Validation of decentralised smart contracts through game theory and formal methods

Giancarlo Bigi, Andrea Bracciali, Giovanni Meacci and Emilio Tuosto


The introduction of the BitCoin protocol in 2008 has strongly pushed forward the development of decentralised distributed systems. BitCoin is decentralised since it is not controlled by any central coercing authority. Rather, a computationally expensive distributed consensus over the internet certifies its transitions, for instance preventing the double expenditure of immaterial money. Due to the computational costs involved, the consensus of the whole BitCoin network over the internet cannot realistically be overturned. Although BitCoin has been highly volatile and associated to illegal activities, institutional players, including governments and banks, as well as the general public, have shown interest in it. BitCoin has started to appear as a potentially reliable and enabling technology.
Currently, the next step builds on top of BitCoin, aiming to introduce decentralised distributed technologies on a larger scale. One example of this are decentralised smart contracts, i.e. protocols designed to define self-enforcing contracts amongst untrusted and independent players. BitHalo is a paradigmatic, very recent and innovative example of a decentralised smart contract.
The validation of such protocols is clearly highly desirable and, as usual, very complex. Interestingly, the distributed and decentralised aspects of smart contracts add to complexity since free choices and gaming strategies come into play. Protocols are run by autonomous players, possibly mixing physical actions, e.g. the shipment of goods, and computer-mediated ones, e.g. an electronic payment, without any possibility of a coercing central authority. Differently from more traditional protocols, a sort of socio-economical aspect becomes relevant for the validation of smart contracts.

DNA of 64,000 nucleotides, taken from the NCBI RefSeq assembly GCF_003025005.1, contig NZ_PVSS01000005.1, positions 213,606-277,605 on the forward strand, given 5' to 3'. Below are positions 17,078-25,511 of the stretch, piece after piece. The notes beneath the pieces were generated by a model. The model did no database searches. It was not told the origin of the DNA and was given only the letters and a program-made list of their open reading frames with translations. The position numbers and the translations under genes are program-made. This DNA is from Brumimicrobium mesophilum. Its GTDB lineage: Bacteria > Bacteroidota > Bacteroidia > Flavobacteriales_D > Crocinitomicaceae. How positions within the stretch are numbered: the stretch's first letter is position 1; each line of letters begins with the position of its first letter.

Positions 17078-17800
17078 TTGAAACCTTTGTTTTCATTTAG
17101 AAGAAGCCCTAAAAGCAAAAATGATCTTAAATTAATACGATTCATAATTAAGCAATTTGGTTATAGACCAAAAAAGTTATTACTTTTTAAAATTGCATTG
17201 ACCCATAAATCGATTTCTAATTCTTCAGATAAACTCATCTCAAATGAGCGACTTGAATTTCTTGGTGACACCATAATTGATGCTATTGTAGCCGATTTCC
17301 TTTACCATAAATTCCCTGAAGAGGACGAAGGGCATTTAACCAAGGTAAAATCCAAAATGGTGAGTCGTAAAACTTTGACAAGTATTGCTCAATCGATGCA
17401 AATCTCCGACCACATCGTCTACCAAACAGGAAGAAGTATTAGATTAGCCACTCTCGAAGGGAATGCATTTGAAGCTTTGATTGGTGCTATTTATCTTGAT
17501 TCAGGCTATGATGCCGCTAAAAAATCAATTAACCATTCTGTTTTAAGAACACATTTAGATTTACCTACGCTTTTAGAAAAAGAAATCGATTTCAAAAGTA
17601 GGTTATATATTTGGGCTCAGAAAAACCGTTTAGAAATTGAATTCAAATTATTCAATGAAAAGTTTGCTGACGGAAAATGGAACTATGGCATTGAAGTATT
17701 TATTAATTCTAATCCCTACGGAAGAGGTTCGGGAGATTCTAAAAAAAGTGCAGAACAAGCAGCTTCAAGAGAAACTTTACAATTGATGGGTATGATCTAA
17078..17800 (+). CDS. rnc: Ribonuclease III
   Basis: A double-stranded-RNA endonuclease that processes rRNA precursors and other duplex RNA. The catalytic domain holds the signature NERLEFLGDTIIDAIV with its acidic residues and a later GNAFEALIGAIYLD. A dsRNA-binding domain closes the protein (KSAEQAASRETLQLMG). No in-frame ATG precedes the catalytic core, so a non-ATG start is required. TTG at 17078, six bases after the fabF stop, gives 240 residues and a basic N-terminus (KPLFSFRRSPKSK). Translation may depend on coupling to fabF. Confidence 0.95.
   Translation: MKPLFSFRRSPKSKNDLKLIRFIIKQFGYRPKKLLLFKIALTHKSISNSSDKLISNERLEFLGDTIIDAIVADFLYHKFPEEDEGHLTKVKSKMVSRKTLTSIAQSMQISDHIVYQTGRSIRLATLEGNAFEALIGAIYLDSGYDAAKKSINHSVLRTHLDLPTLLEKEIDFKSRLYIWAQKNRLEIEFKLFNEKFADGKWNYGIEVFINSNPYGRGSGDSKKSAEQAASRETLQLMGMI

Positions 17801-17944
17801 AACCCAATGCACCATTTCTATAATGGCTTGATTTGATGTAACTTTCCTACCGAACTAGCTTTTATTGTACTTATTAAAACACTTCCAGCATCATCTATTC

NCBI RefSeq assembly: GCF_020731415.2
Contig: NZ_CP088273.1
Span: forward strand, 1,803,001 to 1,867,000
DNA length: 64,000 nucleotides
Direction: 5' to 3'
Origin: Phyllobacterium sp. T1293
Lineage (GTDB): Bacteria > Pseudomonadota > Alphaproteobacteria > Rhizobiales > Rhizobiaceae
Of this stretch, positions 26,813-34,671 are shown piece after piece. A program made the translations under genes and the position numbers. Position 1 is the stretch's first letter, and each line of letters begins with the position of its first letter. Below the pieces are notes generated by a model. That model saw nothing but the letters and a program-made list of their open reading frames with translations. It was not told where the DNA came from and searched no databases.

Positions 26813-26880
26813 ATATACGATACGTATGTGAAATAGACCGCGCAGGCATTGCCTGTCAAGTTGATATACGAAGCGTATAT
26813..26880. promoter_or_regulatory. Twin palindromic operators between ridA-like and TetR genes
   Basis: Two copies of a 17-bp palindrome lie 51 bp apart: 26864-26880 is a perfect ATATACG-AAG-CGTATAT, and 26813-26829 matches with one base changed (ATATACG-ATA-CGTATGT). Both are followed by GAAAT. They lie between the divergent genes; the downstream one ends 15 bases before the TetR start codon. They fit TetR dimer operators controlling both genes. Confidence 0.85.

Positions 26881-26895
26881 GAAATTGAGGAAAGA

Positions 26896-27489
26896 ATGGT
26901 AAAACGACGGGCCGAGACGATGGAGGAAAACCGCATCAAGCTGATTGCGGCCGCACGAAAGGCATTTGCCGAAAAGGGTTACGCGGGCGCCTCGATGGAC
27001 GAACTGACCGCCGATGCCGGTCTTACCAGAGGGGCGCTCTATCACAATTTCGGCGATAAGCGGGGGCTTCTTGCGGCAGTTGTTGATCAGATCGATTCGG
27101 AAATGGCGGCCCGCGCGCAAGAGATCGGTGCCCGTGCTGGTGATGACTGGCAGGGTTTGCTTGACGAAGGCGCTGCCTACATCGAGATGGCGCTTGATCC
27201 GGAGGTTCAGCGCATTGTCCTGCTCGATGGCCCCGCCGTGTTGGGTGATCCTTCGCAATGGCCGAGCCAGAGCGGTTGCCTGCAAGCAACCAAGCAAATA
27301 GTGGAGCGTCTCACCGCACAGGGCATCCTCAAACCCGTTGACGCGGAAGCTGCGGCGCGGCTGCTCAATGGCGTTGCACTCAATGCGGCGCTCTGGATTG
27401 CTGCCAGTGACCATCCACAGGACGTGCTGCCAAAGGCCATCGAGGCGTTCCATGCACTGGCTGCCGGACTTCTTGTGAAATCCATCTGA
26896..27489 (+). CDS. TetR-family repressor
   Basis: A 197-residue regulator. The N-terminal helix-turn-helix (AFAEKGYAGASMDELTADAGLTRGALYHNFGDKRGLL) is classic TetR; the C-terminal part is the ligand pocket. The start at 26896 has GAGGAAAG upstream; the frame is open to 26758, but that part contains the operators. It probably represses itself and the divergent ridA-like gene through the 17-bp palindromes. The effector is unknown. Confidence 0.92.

In this paper, we analyse and validate DSCP, an idealised smart contract inspired by BitHalo. A distinguished feature of our approach is the combination of game theory and formal methods to suitably address the mentioned complexity of the analysis and validation of smart contracts. Game theory has been widely exploited to analyse how contracts are settled through bargaining procedures but the analysis of protocols that enforce contracts is a novel area of application. Formal methods have been extensively used for protocol validation, from security protocols to the more recent behavioural contracts of application level protocols. However, it is worth remarking that such kind of contracts and the contracts supported by BitHalo exist in different contexts and for different purposes. Indeed, in behavioural contracts the main focus is to ensure that the parallel composition of distributed participants does not yield communication problems such as deadlocks or to analyse communication misbehaviours in untrusted settings. Noticeably, BitHalo also embeds steps that depend upon decisions made by human players, which do not appear in application level protocols.
In our framework game theory and formal methods complement each other: the former caters for the study of the gaming strategy aspects, while the latter provide the grounds for a precise definition of the protocol and related working hypotheses. Furthermore, the probabilistic framework we adopted allows us to properly model uncertainty and non-determinism in players' behaviour, and to exploit effective automated techniques, like statistical model checking, to validate the properties of the smart contract. To the best of our knowledge, the proposed combined approach is here firstly applied to the validation of smart contracts.
A detailed analysis of DSCP is carried out both analytically from the viewpoint of game theory, and computationally, via the definition of a model, the properties of interest, and their validation through probabilistic model checking. Sensitivity of various parameters is studied, including monetary values and fraudulence profiles of the players. Our combined analysis formally and quantitatively clarifies the intended behaviour of the protocol, which relies on a deposit scheme to enforce trust. Sometimes, assumptions on the deposit scheme may result in being unrealistic. Our analysis explores the details of the system under the uncertainty introduced when the deposit enforcing trust assumption is weakened.

The original paper is available at

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